Minneapolis, Minn.—To the increasing reports of Democratic leaders panicking over Hillary Clinton’s e-mail scandal and considering alternative presidential candidates, delegates at the Democratic National Committee’s summer meeting on Thursday had just one response: Remain calm! All is well!
To a man, the state Democratic-party leaders and activists who packed the hallways of the Minneapolis Hilton scoffed at suggestions that Clinton’s e-mails could sink her campaign — and cautioned Vice President Joe Biden against pursuing his own campaign against her.
“I think it would be a mistake for him to enter the race, as a respected Democrat and politician,” says Nick Balletto, Connecticut’s Democratic-party chairman. “People have tremendous respect for him, see him as a dignified gentleman. And I think if he does this, he kind of changes that.”
On Thursday, the New York Times reported that top Democratic-party leaders are “frustrated” with the Clinton campaign’s inability to control the spiraling narrative surrounding her use of a private e-mail account and the retention of classified information while she was secretary of state. “They’ve handled the e-mail issue poorly, maybe atrociously, certainly horribly,” said former Pennsylvania governor and ex-DNC chair Ed Rendell. “The campaign has been incredibly tone-deaf, not seeing this as a more serious issue.”
Democrats in Minneapolis, however, took umbrage at Rendell’s potshot. “If he thought that, he could’ve called Hillary Clinton four or five months ago,” says Kathleen Sullivan, a DNC delegate from New Hampshire. “A former governor, a former DNC chair, for him to go in now and say, ‘Oh, they’ve handled it terribly?’ Well I’m sorry, I think that’s jumping on a bandwagon.”
Despite plummeting poll numbers and skyrocketing negatives — 61 percent of voters say Clinton is not “honest and trustworthy” in the latest Quinnipiac poll — DNC delegates aren’t the slightest bit worried about the e-mail scandal and the damage it could cause the Clinton campaign.
“This nonsense about the e-mails? She didn’t do anything [former Secretaries of State] Colin Powell and Condoleezza Rice didn’t do!” says Marge Hoffa, vice chair for Minnesota’s Democratic party. “I am not concerned at all. She didn’t do anything wrong. They’re just trying to make a whole lot out of nothing.”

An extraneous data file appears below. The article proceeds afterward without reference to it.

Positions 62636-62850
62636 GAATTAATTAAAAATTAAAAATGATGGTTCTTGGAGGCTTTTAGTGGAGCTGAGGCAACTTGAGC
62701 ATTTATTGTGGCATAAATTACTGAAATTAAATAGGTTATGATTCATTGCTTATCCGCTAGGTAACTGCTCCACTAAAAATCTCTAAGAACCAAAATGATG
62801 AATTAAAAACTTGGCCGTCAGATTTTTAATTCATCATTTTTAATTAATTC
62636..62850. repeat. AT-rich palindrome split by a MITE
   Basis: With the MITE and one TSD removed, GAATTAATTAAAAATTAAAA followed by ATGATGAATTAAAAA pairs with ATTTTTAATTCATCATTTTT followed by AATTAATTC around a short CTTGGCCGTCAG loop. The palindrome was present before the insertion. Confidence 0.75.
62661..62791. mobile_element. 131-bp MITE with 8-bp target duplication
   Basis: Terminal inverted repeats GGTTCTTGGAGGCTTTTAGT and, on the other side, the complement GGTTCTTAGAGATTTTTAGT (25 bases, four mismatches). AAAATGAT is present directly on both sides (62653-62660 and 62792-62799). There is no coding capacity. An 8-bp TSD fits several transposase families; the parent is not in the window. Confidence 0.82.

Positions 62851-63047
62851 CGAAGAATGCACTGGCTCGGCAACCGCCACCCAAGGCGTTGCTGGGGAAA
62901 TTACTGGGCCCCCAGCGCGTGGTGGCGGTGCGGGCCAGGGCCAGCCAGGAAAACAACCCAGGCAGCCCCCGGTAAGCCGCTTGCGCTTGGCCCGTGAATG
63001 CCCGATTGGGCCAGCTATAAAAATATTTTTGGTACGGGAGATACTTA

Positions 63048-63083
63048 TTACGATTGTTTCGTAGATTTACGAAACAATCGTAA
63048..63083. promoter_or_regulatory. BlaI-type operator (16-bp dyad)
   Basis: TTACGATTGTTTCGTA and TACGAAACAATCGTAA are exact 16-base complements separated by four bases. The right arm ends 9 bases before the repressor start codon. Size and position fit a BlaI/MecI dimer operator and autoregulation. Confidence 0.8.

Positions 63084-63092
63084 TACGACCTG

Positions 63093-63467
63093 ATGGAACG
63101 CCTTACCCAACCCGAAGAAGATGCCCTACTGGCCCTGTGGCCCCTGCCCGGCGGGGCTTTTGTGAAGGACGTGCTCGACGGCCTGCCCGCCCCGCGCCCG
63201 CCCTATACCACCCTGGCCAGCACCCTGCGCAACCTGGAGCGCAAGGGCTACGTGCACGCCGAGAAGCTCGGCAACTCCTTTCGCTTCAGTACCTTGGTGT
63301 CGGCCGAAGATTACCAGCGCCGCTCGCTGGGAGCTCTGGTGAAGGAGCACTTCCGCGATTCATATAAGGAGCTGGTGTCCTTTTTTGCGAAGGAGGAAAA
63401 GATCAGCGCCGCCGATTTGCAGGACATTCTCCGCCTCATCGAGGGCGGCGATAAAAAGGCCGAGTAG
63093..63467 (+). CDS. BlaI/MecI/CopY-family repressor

“I’m not concerned,” echoes South Dakota Democratic vice chair Joe Lowe. “It’s a political issue brought up by the other side. And I think she will come out and prevail in this without a problem.”
“I think she turned everything over, I think she told the truth,” says Balletto. “She’s certainly survived many a witch hunt, and if this is another witch hunt, she’ll survive this one as she has in the past.”
Witch hunt or not, Clinton’s e-mail travails are undoubtedly taking their toll. Senator Bernie Sanders’s implausible presidential campaign has surged along with doubts about Clinton’s trustworthiness, particularly in the crucial early-primary state of New Hampshire, where he now tops Clinton in the polls.
And her weakness has brought other vultures circling — specifically Biden, who in the latest Quinnipiac poll performed better than Clinton against top Republicans. After weeks of meetings with donors and advisers, Biden admitted on a DNC conference call Wednesday that he’ll run if he can scrape up the “emotional fuel” following his son’s death in May.
The DNC’s apparent advice to Biden? Don’t bother. Not one delegate would admit to even considering any candidate other than Clinton. Some added privately that they couldn’t name a single state-party chairman or vice-chairman who felt differently.
#related#“I certainly respect everything that Vice President Biden has done for us as Democrats, all across the country,” says South Dakota Democratic chairwoman Ann Tornberg, before ostentatiously pointing to the shiny Hillary logo pinned to her lapel. “I have my loyalties already with a candidate that I’ll be supporting, and I don’t think that position will change for me personally.”
So why does the press keep finding nervous Democrats desperately pushing for a Biden candidacy before Clinton’s scandal-ridden campaign implodes? “As far as I’m concerned, it’s all media-driven,” says Sullivan. “You’ve got some squishy Democrats in Washington that go, ‘Oh, I’m so excited! I’m so upset!’ Well, you know what, calm down. Things are fine. And we’re going to win.”
— Brendan Bordelon is a political reporter for National Review.